My build-up program consists of ongoing workouts designed to prevent glute injuries, running 5-6 miles every other day on the dirt roads around home, and a weekly long trail run. My body is responding well, so I’m already scheduling several future races--topped off with next summer’s Never Summer 50K (assuming there is one; if not, I’ll do the Bighorn 50K).
But, two challenges: Firstly, I’ve gained 10 pounds over the past year due to medications, resulting in a slower pace. More consistent running and fewer cookies should help. I’m about 50 pounds heavier and a couple of decades older than the average trail runner.
Secondly, I struggle with feeling that I have to beat the majority of runners in races. More specifically, I would rather not race than embarrass myself by finishing in the bottom half.
I’ve always finished in the top half, but given my age and weight and a base trail fitness still under development, I won’t meet my minimum expectation for a while.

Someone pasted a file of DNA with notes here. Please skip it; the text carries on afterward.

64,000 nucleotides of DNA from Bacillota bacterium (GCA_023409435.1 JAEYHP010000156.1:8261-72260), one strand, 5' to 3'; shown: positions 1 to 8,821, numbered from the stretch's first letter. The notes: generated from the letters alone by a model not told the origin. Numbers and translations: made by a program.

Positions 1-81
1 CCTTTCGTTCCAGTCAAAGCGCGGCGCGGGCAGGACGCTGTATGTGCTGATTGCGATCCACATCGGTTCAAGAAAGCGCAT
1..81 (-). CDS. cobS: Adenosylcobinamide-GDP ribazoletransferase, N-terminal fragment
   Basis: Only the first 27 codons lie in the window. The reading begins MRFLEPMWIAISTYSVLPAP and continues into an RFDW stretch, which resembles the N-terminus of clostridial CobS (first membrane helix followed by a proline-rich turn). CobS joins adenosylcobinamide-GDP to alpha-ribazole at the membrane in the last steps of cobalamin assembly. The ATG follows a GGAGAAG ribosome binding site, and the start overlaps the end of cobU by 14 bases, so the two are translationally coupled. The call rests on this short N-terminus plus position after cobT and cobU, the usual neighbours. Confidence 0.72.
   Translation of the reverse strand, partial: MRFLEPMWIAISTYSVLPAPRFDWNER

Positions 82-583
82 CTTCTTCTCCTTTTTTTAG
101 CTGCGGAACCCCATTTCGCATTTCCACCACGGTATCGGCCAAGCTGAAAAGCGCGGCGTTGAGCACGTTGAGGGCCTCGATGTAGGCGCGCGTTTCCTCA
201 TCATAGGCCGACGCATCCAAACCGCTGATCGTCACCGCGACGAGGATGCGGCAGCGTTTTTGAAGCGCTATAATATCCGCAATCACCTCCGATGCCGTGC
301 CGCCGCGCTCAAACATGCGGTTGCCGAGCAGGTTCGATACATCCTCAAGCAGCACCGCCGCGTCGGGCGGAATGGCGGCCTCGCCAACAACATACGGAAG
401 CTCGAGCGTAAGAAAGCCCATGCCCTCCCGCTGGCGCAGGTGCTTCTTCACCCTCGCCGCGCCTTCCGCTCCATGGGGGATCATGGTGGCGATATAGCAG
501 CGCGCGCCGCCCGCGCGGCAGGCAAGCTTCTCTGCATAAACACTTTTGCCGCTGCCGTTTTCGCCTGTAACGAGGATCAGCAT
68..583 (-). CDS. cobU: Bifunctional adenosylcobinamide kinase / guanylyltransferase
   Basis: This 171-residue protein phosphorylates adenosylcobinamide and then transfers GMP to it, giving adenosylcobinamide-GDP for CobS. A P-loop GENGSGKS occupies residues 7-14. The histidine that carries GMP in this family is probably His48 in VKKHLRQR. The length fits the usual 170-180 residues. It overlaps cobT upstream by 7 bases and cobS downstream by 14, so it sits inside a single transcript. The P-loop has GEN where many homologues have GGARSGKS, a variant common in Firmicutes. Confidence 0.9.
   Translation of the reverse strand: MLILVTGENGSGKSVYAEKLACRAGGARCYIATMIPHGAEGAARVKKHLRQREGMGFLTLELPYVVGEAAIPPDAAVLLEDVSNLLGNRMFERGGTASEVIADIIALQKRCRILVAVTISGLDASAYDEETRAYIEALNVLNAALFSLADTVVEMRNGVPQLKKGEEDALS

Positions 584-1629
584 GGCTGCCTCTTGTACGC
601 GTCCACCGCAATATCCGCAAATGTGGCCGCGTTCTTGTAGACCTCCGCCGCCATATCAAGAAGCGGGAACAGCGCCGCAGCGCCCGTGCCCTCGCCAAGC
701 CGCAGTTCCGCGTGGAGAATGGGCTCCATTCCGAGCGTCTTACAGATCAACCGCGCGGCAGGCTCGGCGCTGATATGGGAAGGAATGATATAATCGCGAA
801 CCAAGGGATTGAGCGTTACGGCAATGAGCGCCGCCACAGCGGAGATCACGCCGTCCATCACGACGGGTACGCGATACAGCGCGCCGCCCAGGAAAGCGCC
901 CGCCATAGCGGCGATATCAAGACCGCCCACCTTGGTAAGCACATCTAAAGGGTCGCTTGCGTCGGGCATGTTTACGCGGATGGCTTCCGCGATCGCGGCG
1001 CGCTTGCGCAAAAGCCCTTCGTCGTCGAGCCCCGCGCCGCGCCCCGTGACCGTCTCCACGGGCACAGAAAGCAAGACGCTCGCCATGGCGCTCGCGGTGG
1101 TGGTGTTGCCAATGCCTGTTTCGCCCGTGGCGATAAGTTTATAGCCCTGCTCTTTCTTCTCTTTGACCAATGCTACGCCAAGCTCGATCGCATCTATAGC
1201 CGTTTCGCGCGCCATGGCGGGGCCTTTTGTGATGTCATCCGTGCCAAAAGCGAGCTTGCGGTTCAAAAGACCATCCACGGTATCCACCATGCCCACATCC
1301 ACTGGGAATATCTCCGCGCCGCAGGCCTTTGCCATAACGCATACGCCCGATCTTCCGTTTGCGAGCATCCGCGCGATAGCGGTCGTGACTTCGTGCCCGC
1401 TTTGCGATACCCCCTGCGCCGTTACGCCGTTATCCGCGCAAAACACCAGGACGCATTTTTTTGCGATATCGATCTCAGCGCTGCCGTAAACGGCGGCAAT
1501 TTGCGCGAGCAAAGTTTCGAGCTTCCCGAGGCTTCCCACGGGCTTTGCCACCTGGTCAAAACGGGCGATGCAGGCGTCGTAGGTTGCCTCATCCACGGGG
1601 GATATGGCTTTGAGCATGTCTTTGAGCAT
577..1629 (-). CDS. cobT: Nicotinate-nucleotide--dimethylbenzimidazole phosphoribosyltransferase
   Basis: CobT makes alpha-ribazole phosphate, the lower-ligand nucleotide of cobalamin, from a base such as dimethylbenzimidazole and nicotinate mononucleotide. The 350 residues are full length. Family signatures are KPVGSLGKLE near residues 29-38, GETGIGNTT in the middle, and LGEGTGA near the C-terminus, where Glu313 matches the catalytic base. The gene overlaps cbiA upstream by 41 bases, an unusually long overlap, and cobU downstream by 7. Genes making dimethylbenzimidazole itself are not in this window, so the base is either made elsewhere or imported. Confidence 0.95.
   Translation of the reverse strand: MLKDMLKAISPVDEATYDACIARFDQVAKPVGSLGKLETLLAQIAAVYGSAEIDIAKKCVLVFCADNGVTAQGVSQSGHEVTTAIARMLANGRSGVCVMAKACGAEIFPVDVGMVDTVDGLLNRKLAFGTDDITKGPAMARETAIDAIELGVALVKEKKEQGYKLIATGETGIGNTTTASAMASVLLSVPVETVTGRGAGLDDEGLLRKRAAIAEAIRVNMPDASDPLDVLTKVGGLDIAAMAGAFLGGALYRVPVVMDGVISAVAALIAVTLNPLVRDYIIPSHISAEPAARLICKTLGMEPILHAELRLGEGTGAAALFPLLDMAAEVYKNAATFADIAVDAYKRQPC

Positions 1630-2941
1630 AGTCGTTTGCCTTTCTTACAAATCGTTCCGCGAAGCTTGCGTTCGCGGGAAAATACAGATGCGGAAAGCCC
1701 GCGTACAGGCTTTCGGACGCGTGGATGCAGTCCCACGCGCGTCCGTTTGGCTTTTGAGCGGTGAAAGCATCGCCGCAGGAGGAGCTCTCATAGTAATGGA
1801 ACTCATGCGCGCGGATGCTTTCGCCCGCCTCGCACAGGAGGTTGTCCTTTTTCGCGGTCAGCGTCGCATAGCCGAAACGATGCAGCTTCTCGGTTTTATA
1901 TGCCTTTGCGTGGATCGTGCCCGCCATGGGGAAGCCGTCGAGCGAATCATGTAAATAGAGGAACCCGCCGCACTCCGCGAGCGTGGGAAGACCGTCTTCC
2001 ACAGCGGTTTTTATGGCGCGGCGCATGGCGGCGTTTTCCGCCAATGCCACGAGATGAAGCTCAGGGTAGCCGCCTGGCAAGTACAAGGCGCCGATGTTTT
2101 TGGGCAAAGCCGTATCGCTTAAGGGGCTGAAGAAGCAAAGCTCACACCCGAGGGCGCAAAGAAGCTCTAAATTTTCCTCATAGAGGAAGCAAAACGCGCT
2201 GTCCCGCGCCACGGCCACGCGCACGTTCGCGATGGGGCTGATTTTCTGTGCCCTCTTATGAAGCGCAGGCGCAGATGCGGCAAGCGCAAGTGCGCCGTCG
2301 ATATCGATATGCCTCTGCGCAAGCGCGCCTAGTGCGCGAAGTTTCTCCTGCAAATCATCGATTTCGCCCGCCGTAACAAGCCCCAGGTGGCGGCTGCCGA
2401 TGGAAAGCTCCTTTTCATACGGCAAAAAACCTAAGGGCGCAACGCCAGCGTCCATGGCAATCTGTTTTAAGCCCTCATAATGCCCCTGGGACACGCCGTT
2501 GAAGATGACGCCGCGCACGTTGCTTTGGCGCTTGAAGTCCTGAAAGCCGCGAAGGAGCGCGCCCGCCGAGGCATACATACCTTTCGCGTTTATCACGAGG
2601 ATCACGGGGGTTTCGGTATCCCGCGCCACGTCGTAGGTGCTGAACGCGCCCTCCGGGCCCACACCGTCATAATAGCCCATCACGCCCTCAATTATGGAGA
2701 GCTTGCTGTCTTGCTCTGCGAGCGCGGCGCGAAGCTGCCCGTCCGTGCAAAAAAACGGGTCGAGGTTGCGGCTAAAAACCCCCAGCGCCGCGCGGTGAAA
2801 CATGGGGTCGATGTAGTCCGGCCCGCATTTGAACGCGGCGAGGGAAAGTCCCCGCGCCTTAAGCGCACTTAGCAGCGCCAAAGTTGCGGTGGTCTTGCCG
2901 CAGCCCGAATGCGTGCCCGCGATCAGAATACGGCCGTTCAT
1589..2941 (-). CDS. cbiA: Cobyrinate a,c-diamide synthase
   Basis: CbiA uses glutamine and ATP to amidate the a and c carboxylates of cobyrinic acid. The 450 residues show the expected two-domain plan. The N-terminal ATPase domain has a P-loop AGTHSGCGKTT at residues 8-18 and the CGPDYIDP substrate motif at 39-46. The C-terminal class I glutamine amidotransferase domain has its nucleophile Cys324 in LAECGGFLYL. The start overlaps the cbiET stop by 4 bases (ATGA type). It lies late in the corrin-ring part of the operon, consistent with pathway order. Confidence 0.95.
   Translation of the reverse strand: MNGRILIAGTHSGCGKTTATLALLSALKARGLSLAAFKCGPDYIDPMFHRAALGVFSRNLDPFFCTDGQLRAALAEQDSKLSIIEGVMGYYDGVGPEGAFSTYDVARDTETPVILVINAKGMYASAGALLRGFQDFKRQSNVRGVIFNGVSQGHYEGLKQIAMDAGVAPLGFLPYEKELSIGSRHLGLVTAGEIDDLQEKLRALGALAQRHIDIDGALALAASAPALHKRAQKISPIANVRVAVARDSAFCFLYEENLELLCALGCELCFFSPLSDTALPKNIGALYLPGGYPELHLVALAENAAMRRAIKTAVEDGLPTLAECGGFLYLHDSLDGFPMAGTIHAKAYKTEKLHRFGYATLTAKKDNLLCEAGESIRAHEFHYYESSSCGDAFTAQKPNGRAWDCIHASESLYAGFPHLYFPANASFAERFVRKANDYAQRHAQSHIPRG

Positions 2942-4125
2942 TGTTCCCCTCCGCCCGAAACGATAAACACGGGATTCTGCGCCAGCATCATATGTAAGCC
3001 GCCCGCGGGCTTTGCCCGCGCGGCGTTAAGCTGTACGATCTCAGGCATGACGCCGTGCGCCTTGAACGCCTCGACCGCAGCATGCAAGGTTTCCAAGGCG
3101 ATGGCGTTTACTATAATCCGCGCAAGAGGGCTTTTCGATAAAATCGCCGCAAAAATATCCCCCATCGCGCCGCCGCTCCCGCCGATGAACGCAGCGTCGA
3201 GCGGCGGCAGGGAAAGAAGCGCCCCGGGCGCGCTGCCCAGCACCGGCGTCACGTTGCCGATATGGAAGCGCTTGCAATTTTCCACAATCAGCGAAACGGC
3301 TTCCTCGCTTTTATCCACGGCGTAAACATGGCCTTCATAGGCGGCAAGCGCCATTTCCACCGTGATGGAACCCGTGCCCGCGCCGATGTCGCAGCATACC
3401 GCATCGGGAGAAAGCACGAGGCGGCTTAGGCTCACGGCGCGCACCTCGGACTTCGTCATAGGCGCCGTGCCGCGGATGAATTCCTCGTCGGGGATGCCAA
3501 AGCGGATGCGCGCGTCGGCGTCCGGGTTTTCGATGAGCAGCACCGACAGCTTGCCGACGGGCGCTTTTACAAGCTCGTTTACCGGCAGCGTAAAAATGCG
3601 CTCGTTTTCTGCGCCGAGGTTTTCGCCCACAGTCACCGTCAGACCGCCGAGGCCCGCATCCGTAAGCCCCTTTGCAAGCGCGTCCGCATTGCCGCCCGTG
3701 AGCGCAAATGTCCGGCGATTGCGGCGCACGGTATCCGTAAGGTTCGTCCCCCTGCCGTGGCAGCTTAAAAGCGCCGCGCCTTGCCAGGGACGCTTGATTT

Which means I have to either humble myself or not race. Becoming humble is a good character trait. Note: By saying that I have to humble myself, I don’t mean to insult people whose finish times are below the median. It’s more of a competition with myself. It’s a goal I’ve imposed like making straight A’s, earning a superior rating at work, or vainly making people think I’m cool.
Competition vs. Participation
Ryan Hill posted a comment the other day that is revolutionizing my thinking: he said that the original meaning of the word “competition” in Latin is to work toward a common goal together. It’s striving to enjoy the journey toward crossing the finish line--together--with speed being secondary. Of course, for the top 5%, speed may be primary, and that’s noble.
But the rest of us should see the whole experience of grinding toward the finish with others as the primary triumph, with rank being something that we might use to measure our own fitness, effort, strategy, etc. It helps when others (like my loving wife) remind us of this.
So I’m still learning to accept myself as I shoot for goals. Self-acceptance is one of the many treasures that trail racing can unearth for all of us.